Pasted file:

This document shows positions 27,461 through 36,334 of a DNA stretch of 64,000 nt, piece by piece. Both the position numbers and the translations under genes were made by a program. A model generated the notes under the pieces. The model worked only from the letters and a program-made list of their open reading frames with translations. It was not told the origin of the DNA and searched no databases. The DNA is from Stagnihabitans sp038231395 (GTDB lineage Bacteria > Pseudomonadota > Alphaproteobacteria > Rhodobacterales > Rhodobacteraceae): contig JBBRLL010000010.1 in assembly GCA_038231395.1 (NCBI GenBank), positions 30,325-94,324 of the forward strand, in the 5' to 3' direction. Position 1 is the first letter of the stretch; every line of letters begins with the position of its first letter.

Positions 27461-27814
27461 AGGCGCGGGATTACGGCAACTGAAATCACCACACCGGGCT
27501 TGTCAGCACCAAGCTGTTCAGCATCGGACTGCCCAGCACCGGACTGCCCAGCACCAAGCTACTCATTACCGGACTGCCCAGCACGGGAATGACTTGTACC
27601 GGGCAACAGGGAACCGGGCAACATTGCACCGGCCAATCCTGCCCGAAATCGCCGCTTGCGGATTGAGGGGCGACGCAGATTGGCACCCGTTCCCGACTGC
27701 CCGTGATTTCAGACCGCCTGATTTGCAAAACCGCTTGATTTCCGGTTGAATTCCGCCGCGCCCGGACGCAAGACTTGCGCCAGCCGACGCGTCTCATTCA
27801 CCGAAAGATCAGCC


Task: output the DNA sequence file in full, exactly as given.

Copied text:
This document shows positions 27,461 through 36,334 of a DNA stretch of 64,000 nt, piece by piece. Both the position numbers and the translations under genes were made by a program. A model generated the notes under the pieces. The model worked only from the letters and a program-made list of their open reading frames with translations. It was not told the origin of the DNA and searched no databases. The DNA is from Stagnihabitans sp038231395 (GTDB lineage Bacteria > Pseudomonadota > Alphaproteobacteria > Rhodobacterales > Rhodobacteraceae): contig JBBRLL010000010.1 in assembly GCA_038231395.1 (NCBI GenBank), positions 30,325-94,324 of the forward strand, in the 5' to 3' direction. Position 1 is the first letter of the stretch; every line of letters begins with the position of its first letter.

Positions 27461-27814
27461 AGGCGCGGGATTACGGCAACTGAAATCACCACACCGGGCT
27501 TGTCAGCACCAAGCTGTTCAGCATCGGACTGCCCAGCACCGGACTGCCCAGCACCAAGCTACTCATTACCGGACTGCCCAGCACGGGAATGACTTGTACC
27601 GGGCAACAGGGAACCGGGCAACATTGCACCGGCCAATCCTGCCCGAAATCGCCGCTTGCGGATTGAGGGGCGACGCAGATTGGCACCCGTTCCCGACTGC
27701 CCGTGATTTCAGACCGCCTGATTTGCAAAACCGCTTGATTTCCGGTTGAATTCCGCCGCGCCCGGACGCAAGACTTGCGCCAGCCGACGCGTCTCATTCA
27801 CCGAAAGATCAGCC